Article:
Resurrection and Life

Sermon on the Plain
November 11, 2019
The Reign of Christ
November 24, 2019

This story in Luke concerning the Sadducees questioning Jesus about the resurrection, using marriage as an example, provides us with extraordinary possibilities and insights into the resurrected life. 

A woman’s status and survival in the world depended on her being attached to a man.  We know in the Torah the purpose of marriage was seen as primarily for procreation, to keep the lineage of the tribe and of the man’s family intact. 

It is worth noting in Jesus’ time this rule of passing the woman along as a piece of property to the next brother after the first had died, was not practiced, so the Sadducees were posing a hypothetical example to highlight the absurdity of the proposition about resurrection because the Sadducees did not believe in the resurrection. 

For this group of people, all the goodness life has to offer, love, justice, peace, abundance and happiness is experienced within our lifetimes.  Life was to be lived as fully as possible within the boundaries of a human’s lifetime.    We know this understanding of life today shapes our capacity to make meaning of our lives and purpose. 

This is the only story in Luke’s Gospel where the Sadducees approach Jesus.  They call Jesus ‘Teacher’, (v.28a) and start the discussion with an example from Moses, as the Sadducees only used the written Torah; saying: “Teacher, Moses wrote for us…” (Deut. 25:5; Gen.38:8; Ruth 4:1-12)

In contrast the Pharisees did believe in the resurrection and used both the written and oral Torah to make sense of their faith.  The doctrine of resurrection is more clearly laid out in the oral Torah than in the written.

The Sadducees give this example of marriage because the traditional and secular view of death is the place of no return, no life, no presence, no existence.  In this example, the woman cannot be married to seven men at the same time, and given there is no resurrection, their question is clearly constructed to highlight the absurdity of resurrection belief.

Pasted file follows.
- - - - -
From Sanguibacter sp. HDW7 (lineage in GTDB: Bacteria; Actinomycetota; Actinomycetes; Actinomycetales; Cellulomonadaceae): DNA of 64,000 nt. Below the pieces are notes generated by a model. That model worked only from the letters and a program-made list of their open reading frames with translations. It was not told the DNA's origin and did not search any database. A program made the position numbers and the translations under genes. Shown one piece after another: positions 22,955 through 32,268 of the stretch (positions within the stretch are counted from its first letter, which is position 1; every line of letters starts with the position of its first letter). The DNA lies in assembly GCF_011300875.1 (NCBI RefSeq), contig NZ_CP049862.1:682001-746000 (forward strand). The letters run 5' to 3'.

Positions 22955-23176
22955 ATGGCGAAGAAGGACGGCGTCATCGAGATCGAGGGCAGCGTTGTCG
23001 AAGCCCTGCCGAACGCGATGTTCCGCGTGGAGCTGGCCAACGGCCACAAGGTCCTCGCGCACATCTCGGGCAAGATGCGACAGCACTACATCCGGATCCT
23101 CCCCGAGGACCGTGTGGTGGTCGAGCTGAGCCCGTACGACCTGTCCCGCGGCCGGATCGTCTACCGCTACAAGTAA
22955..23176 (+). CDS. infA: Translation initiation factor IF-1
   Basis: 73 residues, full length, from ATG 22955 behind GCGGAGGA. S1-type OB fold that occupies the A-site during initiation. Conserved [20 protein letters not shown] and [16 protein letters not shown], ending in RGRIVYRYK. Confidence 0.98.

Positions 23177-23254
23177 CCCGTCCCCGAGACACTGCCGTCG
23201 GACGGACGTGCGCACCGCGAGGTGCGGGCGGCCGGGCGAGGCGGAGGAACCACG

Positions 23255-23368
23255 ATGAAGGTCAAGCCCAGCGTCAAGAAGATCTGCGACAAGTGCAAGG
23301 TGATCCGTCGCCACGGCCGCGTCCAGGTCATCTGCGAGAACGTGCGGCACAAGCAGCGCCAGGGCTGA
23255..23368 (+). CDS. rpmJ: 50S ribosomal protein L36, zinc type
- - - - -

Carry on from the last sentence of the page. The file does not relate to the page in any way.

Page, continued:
In Jesus’ response, there are several things upon which we can reflect.  Firstly, Jesus does not reject marriage.  He refers to the practice of being married and being given in marriage ‘in this age’. 

Then he refers to the ‘new age’ of the resurrection where marriage no longer matters.  In the resurrection, people do not die.  They need not marry because they need not procreate.  What seems a puzzle, is really not a puzzle at all. 

There is good news here too, about the status of women. Jesus reminds us in the resurrection, there will be no more giving women away as if they are property.  In the resurrection, women will be individuals just as are men. 

Paul picks up on this when he says: “There is no longer Jew or Greek, there is no longer slave or free, there is no longer male and female; for all of you are one in Christ Jesus.” (Gal. 3:28) 

It was also good news for slaves, for those oppressed by race, class, creed or any other box in which people have been confined; too young, too old, too poor, too disabled, too black, too disturbing”.  Whatever the box, it will not exist in the resurrection.  And when Jesus said: “It will not be like this in the resurrection,” he was not just declaring the end of all forms of oppression; he was declaring the end of death itself. 

And what about marriage in heaven? What about lifelong loving relationships?  What we do know is whenever Jesus raised someone from the dead, it was to restore a broken relationship. In Christ, the old ways will pass away and all will be made new.  Hearts broken by sadness and grief will be mended in resurrection joy.  As Paul wrote to the Church at Corinth: “What no eye has seen, nor ear heard, nor human heart conceived, what God has prepared for those who love him, these things God has revealed to us.” (1 Cor. 2:9)